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Discussion Starter #1
:? Recently I read in a thread that the writer had been advised not to have electric brakes installed on his motorcycle camper trailer. I was going to have surge or electric brakes put on my camper trailer this spring, but now I'm wondering why installing brakes on a camping trailer would be a no-no. I'd appreciate comments pro/con from riders who have personal experience with this issue.
 

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I have a Bunkhouse camper. The folks there used to offer electric brakes on the Bunkhouse, but apparently no longer recommend, and in fact, recommend against it. They'll sell them, but only if you insist.

As I understood the reasoning, most if not all of the steering on a motorcycle is done by the front wheel/tire. The rear just follows the front and prevents stuff from dragging on the ground. When you apply the brakes on a motorcycle, about 75 to 80% of the braking (hence the large transfer of weight to the front tire) is done by the front tire/brakes. If you are pulling a trailer and apply the brakes, you get brakes on two wheels pulling a large amount of weight rearward, and unweighting the front tire, which can adversely affect the braking and/or steering action of the motorcycle. This could (but not necessarily) result in a crash, injury, death, etc., etc.

Anyway, this was how it was explained to me and served to discourage me from putting brakes on my camper trailer. At least it made sense to me. Hope this helps answer your question and doesn't muddy the waters.
 

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Bunkhouse w/ brakes

I've have numerous wings from a 76 to my current 1800. I've pull cargo's for quite a few years and now have a bunkhouse camper which is by the way the Goldwing of camping trailers. It has electric brakes which I modulate with a reese controller. I can set the brake pressure so the load I'm pulling is not hauling down on the rear of the bike but just assisting in the overall braking.
I'll increase the braking pull for heavier loads ( that three week trip with my sweetie and all the stuff she needs) or less for lighter weekend trips, I'll even lighten it slightly more for rainy roads. I haven't tried the trailer at the dragon nor do I intend to. I stick to moderate speeds and easier roads with the trailer in tow and have never had any problems. If you do go for trailer brakes and I personally think they can reduce the stopping distance with a loaded unit be sure to go out in a large parking lot and try different settings and build up to full out skid. My bike is not ABS equipped which could have an effect on the stopping when the ABS cuts in.
Remember that the previous post concerning how the trailer can and will cause the weight to be reduced to the front tire is true if the brakes are not adjusted correctly for each load is true. Its pretty easy to figure them out but remember that going downhill in the rain into an increasing radius turn will mean you'll want to get your speed down before you hit the corner.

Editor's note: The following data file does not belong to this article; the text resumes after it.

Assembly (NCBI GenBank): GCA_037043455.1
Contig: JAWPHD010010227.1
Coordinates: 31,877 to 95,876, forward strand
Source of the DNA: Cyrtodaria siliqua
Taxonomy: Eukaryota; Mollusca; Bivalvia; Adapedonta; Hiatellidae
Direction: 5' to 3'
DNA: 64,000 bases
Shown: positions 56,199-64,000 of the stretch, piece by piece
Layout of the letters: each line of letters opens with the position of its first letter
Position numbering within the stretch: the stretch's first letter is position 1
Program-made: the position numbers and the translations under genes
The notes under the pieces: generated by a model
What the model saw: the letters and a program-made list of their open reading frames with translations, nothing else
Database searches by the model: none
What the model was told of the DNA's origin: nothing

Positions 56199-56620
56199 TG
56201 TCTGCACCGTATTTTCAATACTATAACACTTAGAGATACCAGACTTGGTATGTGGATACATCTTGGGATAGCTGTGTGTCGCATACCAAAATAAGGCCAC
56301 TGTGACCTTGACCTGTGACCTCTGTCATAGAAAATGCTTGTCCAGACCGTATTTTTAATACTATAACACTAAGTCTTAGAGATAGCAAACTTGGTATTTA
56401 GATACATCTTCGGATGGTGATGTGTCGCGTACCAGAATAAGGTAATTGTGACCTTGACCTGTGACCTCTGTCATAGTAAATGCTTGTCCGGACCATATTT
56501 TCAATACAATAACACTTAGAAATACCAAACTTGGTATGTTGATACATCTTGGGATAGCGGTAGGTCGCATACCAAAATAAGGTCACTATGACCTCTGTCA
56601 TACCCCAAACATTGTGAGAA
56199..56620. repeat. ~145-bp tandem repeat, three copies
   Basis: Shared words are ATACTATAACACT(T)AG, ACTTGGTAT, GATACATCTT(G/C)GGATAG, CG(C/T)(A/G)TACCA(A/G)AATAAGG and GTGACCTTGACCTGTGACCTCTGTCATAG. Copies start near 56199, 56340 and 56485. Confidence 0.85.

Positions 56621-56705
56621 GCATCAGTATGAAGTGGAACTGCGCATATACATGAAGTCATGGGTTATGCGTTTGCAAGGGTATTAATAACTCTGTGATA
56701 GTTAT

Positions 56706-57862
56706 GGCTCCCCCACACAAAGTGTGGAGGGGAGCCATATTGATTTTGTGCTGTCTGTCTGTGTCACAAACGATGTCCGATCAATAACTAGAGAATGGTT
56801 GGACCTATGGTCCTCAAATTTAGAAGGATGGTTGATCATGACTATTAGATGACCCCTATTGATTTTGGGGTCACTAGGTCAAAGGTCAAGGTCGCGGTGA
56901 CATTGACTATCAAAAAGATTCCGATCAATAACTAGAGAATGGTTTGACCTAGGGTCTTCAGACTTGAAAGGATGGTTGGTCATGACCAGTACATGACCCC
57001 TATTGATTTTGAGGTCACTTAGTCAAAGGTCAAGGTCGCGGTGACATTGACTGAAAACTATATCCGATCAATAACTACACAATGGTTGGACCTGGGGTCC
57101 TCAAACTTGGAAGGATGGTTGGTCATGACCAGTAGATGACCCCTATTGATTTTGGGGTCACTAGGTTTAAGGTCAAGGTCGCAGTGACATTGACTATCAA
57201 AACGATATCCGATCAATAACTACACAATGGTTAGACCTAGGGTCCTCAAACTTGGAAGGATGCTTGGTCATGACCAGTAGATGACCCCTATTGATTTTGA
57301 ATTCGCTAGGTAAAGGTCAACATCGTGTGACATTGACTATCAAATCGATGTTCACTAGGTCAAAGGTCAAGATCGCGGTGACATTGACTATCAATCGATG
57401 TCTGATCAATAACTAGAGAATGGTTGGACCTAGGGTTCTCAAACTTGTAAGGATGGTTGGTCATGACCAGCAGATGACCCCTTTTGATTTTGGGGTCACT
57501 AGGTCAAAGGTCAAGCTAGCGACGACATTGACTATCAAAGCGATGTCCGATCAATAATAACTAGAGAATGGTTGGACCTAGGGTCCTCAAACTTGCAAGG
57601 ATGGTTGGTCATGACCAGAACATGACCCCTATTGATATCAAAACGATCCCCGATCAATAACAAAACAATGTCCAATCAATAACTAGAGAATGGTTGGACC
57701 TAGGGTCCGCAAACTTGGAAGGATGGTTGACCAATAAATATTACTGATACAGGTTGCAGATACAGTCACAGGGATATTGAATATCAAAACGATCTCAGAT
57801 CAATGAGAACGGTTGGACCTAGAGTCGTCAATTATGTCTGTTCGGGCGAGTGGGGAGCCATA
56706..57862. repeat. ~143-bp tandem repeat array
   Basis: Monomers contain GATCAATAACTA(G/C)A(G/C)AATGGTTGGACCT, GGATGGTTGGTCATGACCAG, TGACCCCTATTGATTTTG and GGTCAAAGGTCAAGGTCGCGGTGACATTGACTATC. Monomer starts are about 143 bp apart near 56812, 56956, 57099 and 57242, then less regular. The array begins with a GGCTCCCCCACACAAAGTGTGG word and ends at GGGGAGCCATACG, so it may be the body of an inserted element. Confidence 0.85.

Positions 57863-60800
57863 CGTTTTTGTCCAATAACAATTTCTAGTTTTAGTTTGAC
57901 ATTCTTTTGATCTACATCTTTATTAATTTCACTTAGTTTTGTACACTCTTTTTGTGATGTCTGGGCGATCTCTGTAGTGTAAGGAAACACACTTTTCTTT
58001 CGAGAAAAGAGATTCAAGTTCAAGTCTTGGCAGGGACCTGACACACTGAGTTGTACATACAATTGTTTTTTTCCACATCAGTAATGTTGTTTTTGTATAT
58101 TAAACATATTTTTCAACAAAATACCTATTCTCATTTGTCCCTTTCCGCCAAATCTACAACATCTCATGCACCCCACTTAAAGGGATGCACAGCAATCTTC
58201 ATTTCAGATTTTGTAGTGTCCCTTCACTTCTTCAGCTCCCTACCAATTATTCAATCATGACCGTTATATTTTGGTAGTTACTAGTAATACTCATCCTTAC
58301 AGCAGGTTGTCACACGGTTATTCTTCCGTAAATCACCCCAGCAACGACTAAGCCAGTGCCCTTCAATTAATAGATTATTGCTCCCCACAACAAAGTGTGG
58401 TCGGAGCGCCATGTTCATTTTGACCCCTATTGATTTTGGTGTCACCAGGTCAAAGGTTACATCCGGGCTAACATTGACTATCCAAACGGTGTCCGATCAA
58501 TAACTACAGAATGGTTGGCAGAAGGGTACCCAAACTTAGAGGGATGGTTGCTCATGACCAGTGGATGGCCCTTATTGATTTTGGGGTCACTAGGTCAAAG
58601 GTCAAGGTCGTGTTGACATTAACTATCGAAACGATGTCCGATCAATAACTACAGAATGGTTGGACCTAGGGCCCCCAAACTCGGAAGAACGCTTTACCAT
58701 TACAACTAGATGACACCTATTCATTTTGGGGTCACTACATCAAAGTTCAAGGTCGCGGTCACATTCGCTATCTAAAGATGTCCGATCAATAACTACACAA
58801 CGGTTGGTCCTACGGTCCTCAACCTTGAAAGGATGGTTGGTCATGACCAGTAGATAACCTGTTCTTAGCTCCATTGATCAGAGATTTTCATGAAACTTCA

Good luck.
 

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Do a search of the MC Trailer board and you will find lots of information.

The summary seem that

1) the brakes on the Goldwing are more that adequate to stop the motorcycle and any trailer that can be SAFELY pulled with the Goldwing

and

2) it is inherently dangerous to have trialer brakes on a trailer being pulled by motorcycle...as such manufactureres that previousy offered electric brakes on their trailers no longer offer/reccomend them

Hope his helps
 

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Boomer,


Went to a trailer seminar @ Americade about 5 years ago.
I believe then it was a definate NO on having brakes on your trailer.
I also remember that the trailer you are pulling should be around and or less than 1/3 of your bikes weight.
Do not quote me.
Try some of the Trailer manufactures on this board.
They will provide you with updated and safe pulling info.
There is definate guidlines and rules to follow.
txs, F
 

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Discussion Starter #6
Motorcycle Trailer Brakes

I read with interest all of your replies, and then found the thread in the MC Trailer forum that dealt with the issue of trailer brakes. It does seem that there is a body of opinions against motorcycle trailer brakes, with very good explanations. There is also a group of riders who believe in the benefits of electric trailer brakes, if attention is paid to the proper settings, and common sense speeds. I went from a non-abs ST1300 to an '07 airbag goldwing, with abs, and was stunned by the distance required to stop the Goldwing while hauling a camping trailer when I did practise panic stops in a parking lot with our local GWRRA Chapter. At highway speeds there's no way that I could stop the bike in a panic situation in time to do any good. I feel that I need an extra measure of stopping power, so I'm going to investigate the price tag for electric brakes and go from there. I do have some experience with electric trailer brakes on my '03 Wells Cargo trailer, and I know that adjusting settings based on the situation is important. Thanks to all of you who responded. Much appreciated!:thumbup:
 
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